City Hall, Bristol- ADAPT, c/o Alec French Architects
City Hall, Bristol is a Grade II* building commissioned by Bristol City Council as its corporate HQ in the 1930‟s. It has been comprehensively remodelled internally to create a contemporary and agile working environment for staff and partner organisations with increased public access.
Public access to the building is increased with refurbishment to the council chamber, conference hall and committee rooms. The heritage status of the building has been respected by the designers: sensitively used as a back-drop to create a vibrant working environment with enhanced public facing spaces.
The former Cash Hall has been restored to its original volume and is now the heart of the working environment containing a coffee bar, auditorium and spaces for informal and formal meetings between both council employees and visitors. Originally serving approx 600 employees it now serves approx 2000, a 300% increase in utilisation.
The Council were not only able to remain in their original building, but the upgrade was completed on time and on budget to reflect the requirements of delivering services to the City of Bristol in the 21st Century.
Careful project planning and good regular communications by the team from start to finish has resulted in a project that was completed on time and to budget with the highest quality possible. The Client was as able to occupy some areas in advance. A regular review of programme and progress was carried out throughout the project to ensure that all project changes were smoothly incorporated into the programme by Contractor driven decision dates, to allow for adequate lead times for designs, procurement and installations.
Team work: was a key driver in the success of the project which is fundamental to a project of this size, complexity and heritage status. Regular commercial meetings and cost review allowed for the budget to be controlled and client informed on decisions. The project was successfully completed on time, achieving the Contractor‟s ethos of „Perfect Delivery‟ with “snag free” at handover as result of a positive team work approach to allow for careful planning to ensure adequate time was allowed for the safe completion of the works for the agreed completion date.
Environmental Impact: A new LED lighting raft incorporating intelligent dimming controls was installed to drastically reduce the lighting energy consumption. Further works included new air handling units incorporating heat recovery replacing existing inefficient belt-driven fans. Electric resistive heating replaced with low temp, hot water radiators. Gas boilers were replaced with high efficiency condensing modules. Additional temperature and C02 sensors were installed for monitoring and control purposes and where applicable control logic was reprogrammed to react to temperature/C02 levels. It was possible to retain the existing natural ventilation strategy in the office spaces thanks to detailed thermal modelling. External windows were refurbished to improve airtightness but because of the heritage listing of the building significant thermal improvement of the external envelope was not practical. As part of the strip-out over 3,100 items were handled, of which 82% were redistributed to good causes, 17% recycled, 0 waste to landfill. Current modelling indicates that annual savings in energy costs will in the region of £73k per annum and carbon savings of 405tC02/year. The building will connect to a proposed district heating system planned in the city centre.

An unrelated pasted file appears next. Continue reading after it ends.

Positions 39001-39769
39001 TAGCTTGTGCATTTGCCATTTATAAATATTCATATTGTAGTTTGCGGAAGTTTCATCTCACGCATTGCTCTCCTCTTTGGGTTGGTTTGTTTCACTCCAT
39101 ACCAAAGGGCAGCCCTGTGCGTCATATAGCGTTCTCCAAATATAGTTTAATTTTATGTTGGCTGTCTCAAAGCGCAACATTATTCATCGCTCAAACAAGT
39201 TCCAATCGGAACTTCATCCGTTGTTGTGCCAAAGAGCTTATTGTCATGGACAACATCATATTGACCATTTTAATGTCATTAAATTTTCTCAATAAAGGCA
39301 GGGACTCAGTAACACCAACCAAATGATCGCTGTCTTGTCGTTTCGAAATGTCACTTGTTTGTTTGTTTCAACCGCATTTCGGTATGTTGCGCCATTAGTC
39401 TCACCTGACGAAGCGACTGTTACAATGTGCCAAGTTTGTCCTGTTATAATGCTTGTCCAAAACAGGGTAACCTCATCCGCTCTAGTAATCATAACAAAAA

The biggest challenge architecturally was to balance the requirements to respect the heritage significance of the building reflected in its Grade II* listing with the requirements of a 21st century working environment. In particular the fire strategy was an engineered solution given the increased populations involved and the heritage constraints in remodelling stair cores. City Hall is a building of significant heritage value, largely complete in terms of layout, fabric and original fittings. The design solution involved close engagement with the council’s Conservation Officer, Historic England and the 20th Century Society to develop a solution that satisfied all stakeholders. The solution involves a combination of restoration of key heritage items principally on the First Floor and new construction that respects the principles and quality of the original design whilst clearly being a modern intervention. A number of the new additions are reversible.